Archive for May, 2013

Spec Ops: Dubai Horrowshow edition

May 23, 2013

Some spoilers ahead

“Home? We can’t go home. There’s a line men like us have to cross. If we’re lucky, we do what’s necessary, and then we die.?

Where is the line, in Spec Ops: The Line? At what point does the blood spilt in the sand becomes too much? When you have to ask yourself, as one loading screen tauntingly does, “How many Americans have you killed today?” When you become not just a soldier, but an executioner? When you bash an unsuspecting combatant’s head into a bloody pulp? Or when you go in a scant few hours from saying “It’s about doing what’s right” to “kill everything that moves”?

“But”, you say, “it’s just a game, so what?” To which I say, “parts of it made me feel terrible, like I would expect some movies to do”. Spec Ops inverts the Call of Dudebro paradigm of modern shooters, with its callous attitudes towards war, death, and suffering, but here I want to consider it simply as a piece of media; not in relation to the development and growth of the game genre of games in general.

Thematically inspired by Apocalypse Now and Heart of Darkness (the primary antagonist is, after all, named John Konrad), Spec Ops deals with the awfulness of war and what it makes of the people caught in it. In the opening credits, we learn that six months ago, the 33rd Infantry Battalion of the US Army, fresh out of Afghanistan and led by Colonel John Konrad, volunteered to assist the evacuation of Dubai as it was battered by enormous sandstorms. Disobeying orders to leave the city as storms intensified, all contact with the unit was lost till two weeks ago, with a transmission by Konrad announcing the complete failure of the evacuation.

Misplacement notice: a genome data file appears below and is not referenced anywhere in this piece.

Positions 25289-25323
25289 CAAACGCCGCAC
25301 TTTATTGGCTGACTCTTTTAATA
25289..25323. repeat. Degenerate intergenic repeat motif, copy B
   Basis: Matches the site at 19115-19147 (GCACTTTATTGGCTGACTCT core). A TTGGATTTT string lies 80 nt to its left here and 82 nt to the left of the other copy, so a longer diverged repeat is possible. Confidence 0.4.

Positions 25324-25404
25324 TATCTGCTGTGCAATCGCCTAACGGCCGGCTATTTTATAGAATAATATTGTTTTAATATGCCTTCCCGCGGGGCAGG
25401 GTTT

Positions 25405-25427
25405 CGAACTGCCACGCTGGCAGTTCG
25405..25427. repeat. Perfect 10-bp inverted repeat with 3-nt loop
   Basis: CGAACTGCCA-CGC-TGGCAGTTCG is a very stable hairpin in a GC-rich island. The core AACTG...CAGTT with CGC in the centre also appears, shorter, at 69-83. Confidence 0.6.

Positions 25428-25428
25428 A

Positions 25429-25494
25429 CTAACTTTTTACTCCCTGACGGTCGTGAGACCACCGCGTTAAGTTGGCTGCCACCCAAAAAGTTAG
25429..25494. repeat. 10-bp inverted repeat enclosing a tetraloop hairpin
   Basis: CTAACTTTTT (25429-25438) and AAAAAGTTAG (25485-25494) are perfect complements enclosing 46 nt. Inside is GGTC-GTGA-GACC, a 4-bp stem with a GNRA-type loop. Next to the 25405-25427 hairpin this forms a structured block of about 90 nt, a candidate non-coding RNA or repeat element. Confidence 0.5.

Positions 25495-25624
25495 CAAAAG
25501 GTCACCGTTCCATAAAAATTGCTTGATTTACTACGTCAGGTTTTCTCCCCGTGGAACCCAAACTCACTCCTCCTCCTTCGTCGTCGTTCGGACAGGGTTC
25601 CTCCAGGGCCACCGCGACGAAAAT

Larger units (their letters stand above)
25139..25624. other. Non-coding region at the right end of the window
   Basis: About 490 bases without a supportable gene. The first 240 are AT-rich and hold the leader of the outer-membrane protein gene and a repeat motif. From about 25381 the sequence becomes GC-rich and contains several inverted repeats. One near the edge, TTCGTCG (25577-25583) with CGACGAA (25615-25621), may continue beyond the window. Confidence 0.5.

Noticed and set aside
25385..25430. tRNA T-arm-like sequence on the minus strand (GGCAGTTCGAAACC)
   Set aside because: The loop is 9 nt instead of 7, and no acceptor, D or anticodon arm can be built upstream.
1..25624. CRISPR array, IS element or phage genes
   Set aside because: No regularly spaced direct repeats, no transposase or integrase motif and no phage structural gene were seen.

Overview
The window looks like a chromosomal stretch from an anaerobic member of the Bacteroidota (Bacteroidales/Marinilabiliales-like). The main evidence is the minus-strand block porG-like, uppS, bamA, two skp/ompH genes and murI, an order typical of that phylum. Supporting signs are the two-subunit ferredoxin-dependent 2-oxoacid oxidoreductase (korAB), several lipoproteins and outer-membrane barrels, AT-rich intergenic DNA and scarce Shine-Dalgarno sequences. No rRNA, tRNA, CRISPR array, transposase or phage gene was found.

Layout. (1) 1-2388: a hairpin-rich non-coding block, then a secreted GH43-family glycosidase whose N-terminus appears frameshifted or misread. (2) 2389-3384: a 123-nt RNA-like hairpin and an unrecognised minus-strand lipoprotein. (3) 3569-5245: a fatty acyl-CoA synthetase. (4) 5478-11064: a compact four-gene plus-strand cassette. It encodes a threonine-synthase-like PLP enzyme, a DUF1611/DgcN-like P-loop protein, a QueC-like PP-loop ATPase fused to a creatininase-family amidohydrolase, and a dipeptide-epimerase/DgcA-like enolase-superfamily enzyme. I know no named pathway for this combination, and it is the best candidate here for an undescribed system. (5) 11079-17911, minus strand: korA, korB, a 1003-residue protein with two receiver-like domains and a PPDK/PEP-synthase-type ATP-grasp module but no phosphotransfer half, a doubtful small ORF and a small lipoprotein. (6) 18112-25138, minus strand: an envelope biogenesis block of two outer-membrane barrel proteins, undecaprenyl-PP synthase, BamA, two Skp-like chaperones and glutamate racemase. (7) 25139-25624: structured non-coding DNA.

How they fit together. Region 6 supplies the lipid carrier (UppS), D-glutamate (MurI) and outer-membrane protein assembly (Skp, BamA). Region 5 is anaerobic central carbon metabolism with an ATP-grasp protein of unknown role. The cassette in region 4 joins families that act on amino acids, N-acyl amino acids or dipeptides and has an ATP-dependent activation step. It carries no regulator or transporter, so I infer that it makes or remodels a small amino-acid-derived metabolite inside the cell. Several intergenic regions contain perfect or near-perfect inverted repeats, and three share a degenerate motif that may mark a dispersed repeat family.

Enter Captain Martin Walker and his two fellow operators. Their reconnaissance mission into Dubai goes FUBAR and what we get is the tragedy of Spec Ops. Dubai has turned into a disaster zone, a house of horrors that drives Walker and his team slowly mad. Like war, the game provides an illusion of choice: there are points where I was left agonising over two equally distasteful choices, or had my hand forced by the situation, yet the choices made did not seem empty and devoid of meaning, but a reluctant erosion of the human spirit.

Huge Spoiler
A major plot point in the game has Walker faced with a huge host of the enemy, with the option of using white phosphorus (incendiary munitions) against them. The player can try to find alternatives, and squadmates disagreement over its use adds to the illusion that alternatives exist and that a more humane solution is possible. It seems like the player has free will over his decision, the same way real soldiers can choose the noble course, but the reality, in both game and actual war, is that in situations of extreme stress anyone can become a monster.

In the aftermath, Walker and his team discover their mistake. Walking past dying soldiers, one of which moans “we were only trying to help”, they discover they have slaughtered innocent civilians being held at the enemy’s position as well. And thus begins Walker’s accelerating slide into madness.
Spoiler End

The game is primarily two things. Firstly, a horrorshow of the darkness all people are capable of in extreme circumstances. And secondly, the growing numbness to that horror and the potential for madness. The ambiguous finale (and multiple endings) leave it as an exercise to the player as to just how much madness the human mind can take. Also, it’s a mostly meaningful inversion of the shooter genre with decent enough mechanics. Play it.